Scientific Caution

One of the most notable aspects of scientists is their caution. Obviously this is not true of all scientists, but it is a common trait. They’re trained to be sceptical, including of their own results. Consequently, there is a tendency to qualify, to admit to doubts even when the evidence is pretty strong.

I had a doozy of a case of this recently. I was interviewing Professor John McGrath of the Queensland Brain Institute. For quite a while McGrath has been chasing the hypothesis that Vitamin D deficiency at birth is a major risk factor for schizophrenia. Over the years he has built up a lot of pieces of evidence for this (as have others). None of these have been conclusive on their own, but as a layperson the combination of them was pretty much enough for me.  Now  Mcgrath has come up with the single most convincing piece of evidence yet. It makes what was already a strong case look unassailable. My article on this won’t be up for a while, but here’s the media release.

McGrath was clearly very pleased with this work, although he said he’d like another data set to back it up. Yet he wouldn’t say the issue was settled. No, despite dozens of papers with data from around the world, both human and animal studies, all showing that lack of sunlight and/or vitamin D deficiency in the latter part of pregnancy (and possibly early months of life) is a major risk factor he continued to maintain he could have this wrong. It was quite sweet really.

Generally of course this is a healthy attitude to take. But it does run into problems when the enemies of science take advantage. As the tobacco companies used to say “doubt is our product”. If the scientist doesn’t sound too sure, other interests get a chance to muddy the waters. McGrath probably doesn’t have to worry about this. I’m not aware of any lobby group advocating that pregnant women don’t spend time in the sun every day. Moreover, as McGrath points out, the case for Vitamin D’s role in preventing bone problems is so clear that we don’t need other mental issues to justify public health campaigns on the topic.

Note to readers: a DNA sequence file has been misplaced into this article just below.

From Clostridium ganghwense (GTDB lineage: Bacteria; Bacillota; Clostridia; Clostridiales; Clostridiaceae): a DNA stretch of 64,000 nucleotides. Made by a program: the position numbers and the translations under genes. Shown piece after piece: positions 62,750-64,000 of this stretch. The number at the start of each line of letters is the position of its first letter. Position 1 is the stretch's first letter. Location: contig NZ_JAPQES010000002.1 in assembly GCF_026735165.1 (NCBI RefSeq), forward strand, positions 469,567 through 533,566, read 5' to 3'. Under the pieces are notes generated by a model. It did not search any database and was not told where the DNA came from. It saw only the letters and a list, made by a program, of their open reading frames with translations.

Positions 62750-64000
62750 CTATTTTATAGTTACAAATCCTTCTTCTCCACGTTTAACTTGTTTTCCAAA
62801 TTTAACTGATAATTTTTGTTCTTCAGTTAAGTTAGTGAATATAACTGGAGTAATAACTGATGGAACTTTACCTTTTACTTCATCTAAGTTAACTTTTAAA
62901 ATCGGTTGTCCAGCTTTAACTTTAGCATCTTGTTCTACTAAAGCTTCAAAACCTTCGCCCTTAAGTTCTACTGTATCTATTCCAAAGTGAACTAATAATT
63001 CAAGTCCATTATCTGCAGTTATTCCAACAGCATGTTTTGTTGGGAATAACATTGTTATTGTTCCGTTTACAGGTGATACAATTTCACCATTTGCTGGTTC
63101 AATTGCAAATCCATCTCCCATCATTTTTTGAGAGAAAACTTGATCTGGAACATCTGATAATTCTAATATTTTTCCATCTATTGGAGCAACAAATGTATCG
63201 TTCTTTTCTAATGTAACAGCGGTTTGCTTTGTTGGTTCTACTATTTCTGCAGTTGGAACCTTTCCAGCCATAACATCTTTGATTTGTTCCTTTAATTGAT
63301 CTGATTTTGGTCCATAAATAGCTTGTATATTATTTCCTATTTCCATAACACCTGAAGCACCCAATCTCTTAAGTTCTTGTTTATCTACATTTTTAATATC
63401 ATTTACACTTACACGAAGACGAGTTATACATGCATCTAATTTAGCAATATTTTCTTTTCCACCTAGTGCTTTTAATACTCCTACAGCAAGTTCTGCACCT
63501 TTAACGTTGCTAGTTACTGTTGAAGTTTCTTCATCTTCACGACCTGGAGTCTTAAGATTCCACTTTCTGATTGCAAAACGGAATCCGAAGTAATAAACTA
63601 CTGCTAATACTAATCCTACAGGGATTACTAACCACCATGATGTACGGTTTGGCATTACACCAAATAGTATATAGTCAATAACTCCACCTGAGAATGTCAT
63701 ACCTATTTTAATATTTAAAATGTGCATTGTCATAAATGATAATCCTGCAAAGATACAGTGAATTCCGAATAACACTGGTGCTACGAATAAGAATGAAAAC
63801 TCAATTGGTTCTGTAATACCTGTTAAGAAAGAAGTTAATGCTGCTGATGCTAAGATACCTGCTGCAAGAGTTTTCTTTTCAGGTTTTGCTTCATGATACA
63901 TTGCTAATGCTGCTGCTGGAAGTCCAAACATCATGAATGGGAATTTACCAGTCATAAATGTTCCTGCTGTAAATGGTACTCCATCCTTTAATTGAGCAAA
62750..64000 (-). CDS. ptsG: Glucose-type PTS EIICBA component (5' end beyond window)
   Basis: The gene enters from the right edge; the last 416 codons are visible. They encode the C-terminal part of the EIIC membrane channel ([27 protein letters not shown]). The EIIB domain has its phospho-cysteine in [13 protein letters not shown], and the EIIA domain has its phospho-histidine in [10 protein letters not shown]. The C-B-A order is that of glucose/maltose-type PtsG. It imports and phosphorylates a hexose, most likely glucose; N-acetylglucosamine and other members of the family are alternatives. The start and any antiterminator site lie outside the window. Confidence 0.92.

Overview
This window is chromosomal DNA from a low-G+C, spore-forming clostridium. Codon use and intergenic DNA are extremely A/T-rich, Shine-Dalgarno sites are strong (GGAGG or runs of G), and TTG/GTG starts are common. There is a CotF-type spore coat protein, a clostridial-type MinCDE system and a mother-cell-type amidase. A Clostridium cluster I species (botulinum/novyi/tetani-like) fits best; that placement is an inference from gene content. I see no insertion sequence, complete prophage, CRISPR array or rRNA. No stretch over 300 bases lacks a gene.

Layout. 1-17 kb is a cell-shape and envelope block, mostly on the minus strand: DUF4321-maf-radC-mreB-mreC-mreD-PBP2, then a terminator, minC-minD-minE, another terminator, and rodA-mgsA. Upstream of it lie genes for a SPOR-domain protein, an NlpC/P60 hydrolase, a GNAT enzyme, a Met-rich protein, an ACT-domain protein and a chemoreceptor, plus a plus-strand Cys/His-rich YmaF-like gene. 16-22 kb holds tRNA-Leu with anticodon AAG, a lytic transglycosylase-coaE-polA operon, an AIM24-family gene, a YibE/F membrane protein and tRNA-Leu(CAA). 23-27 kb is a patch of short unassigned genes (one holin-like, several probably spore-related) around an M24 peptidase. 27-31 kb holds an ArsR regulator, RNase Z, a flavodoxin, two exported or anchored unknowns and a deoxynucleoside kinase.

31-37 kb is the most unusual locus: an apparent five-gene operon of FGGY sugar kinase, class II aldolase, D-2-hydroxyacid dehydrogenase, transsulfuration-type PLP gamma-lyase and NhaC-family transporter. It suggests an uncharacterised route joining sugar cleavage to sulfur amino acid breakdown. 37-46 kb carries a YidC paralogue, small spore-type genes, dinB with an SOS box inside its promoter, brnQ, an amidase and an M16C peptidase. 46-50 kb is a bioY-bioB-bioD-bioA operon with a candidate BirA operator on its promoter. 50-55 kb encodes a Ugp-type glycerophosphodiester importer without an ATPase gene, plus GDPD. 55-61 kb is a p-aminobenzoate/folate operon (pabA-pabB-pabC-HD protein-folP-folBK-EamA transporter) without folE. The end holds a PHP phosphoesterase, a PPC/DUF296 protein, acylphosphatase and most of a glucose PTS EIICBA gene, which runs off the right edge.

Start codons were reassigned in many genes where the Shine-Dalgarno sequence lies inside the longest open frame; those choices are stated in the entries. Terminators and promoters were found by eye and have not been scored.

Nevertheless, it was a reminder to me of just how wrong those who accuse scientists of jumping to conclusions usually are.

About Stephen Luntz

I am a science journalist, specialising in Australian and New Zealand research across all fields of science. My book, Forensics, Fossils and Fruitbats: A Field Guide to Australian Scientists is out now through CSIRO Publishing. I am also a professional returning officer for non-government organisations. I'm very politically active, but generally try to restrict this blog to scientific matters.
This entry was posted in Australasian Science, neuroscience, Vitamin D. Bookmark the permalink.

1 Response to Scientific Caution

  1. Pingback: This Is Serious Mum(s) | Forensics, Fossils and Fruitbats

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